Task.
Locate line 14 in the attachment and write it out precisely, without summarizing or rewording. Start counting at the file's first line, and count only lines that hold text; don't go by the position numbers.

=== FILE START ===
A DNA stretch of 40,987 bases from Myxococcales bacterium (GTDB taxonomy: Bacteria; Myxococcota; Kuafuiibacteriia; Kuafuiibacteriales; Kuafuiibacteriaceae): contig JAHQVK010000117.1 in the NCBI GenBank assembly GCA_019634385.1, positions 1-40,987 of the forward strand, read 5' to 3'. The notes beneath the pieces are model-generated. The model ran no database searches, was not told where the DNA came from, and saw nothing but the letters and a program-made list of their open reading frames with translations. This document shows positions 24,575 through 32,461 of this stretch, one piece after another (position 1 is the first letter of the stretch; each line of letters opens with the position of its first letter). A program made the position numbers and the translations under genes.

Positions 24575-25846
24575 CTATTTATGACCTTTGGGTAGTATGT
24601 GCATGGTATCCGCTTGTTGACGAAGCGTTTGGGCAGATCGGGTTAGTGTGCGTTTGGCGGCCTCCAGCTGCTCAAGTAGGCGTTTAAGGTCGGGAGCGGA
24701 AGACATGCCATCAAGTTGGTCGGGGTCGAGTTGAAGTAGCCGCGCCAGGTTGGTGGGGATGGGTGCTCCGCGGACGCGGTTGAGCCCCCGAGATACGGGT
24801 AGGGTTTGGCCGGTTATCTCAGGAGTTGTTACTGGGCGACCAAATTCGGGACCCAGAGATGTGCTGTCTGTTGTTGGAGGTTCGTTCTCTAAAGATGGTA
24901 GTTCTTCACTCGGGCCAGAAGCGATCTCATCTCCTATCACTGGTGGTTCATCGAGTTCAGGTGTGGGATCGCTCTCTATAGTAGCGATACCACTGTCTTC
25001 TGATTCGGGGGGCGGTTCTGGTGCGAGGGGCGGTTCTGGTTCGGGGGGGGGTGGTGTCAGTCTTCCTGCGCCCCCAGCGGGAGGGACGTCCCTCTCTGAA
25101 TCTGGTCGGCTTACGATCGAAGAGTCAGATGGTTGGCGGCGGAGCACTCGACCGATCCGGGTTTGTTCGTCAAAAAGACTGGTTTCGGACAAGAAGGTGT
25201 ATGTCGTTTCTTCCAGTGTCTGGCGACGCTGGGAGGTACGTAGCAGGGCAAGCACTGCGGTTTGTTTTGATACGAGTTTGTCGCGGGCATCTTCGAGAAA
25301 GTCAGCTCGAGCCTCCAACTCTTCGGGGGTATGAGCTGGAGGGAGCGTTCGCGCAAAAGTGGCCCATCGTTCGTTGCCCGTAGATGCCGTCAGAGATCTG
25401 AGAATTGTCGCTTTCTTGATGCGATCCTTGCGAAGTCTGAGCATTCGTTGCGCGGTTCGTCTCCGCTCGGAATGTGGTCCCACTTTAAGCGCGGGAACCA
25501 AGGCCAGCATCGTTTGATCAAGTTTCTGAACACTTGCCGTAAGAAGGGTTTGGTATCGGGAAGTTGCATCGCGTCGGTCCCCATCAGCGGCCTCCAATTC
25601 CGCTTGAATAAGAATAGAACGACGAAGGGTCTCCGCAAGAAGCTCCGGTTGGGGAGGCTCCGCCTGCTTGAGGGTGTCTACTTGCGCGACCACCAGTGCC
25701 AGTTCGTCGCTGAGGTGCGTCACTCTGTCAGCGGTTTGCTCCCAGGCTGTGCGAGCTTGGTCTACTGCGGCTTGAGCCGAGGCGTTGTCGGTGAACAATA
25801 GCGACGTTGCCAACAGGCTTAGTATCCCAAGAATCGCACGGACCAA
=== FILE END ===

25601 CGCTTGAATAAGAATAGAACGACGAAGGGTCTCCGCAAGAAGCTCCGGTTGGGGAGGCTCCGCCTGCTTGAGGGTGTCTACTTGCGCGACCACCAGTGCC